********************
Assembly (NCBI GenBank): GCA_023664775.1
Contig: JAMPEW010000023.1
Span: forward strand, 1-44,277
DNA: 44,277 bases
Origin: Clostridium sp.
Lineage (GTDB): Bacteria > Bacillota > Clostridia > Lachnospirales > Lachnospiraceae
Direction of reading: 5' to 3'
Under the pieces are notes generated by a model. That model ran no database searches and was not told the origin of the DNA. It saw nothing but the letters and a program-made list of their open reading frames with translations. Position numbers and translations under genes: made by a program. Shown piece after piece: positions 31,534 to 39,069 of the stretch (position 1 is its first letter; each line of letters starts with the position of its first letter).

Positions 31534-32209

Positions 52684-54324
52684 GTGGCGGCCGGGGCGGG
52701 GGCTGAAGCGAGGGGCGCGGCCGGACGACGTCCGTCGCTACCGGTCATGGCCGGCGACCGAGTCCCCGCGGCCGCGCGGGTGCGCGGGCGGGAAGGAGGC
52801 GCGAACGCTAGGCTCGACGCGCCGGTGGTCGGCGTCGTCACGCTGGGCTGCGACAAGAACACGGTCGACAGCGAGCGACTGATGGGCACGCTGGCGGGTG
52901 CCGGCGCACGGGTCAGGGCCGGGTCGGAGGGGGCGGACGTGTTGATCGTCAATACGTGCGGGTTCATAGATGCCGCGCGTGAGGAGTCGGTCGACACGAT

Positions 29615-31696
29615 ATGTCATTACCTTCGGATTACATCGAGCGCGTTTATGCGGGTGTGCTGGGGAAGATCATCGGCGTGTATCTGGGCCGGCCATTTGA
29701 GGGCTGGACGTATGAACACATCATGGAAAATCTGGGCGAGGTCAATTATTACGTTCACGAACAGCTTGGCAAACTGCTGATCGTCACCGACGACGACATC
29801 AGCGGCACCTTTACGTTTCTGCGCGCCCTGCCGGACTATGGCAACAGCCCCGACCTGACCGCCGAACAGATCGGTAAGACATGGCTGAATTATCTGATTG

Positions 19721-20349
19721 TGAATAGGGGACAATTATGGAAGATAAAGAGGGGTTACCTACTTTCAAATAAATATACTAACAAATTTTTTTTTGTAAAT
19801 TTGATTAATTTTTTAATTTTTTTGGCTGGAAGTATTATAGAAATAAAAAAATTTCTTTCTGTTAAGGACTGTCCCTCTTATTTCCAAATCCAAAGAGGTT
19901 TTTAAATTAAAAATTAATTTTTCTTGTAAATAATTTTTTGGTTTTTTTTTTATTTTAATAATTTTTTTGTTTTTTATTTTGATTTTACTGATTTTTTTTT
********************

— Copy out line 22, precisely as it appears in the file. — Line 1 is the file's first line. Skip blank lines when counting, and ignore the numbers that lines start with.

19901 TTTAAATTAAAAATTAATTTTTCTTGTAAATAATTTTTTGGTTTTTTTTTTATTTTAATAATTTTTTTGTTTTTTATTTTGATTTTACTGATTTTTTTTT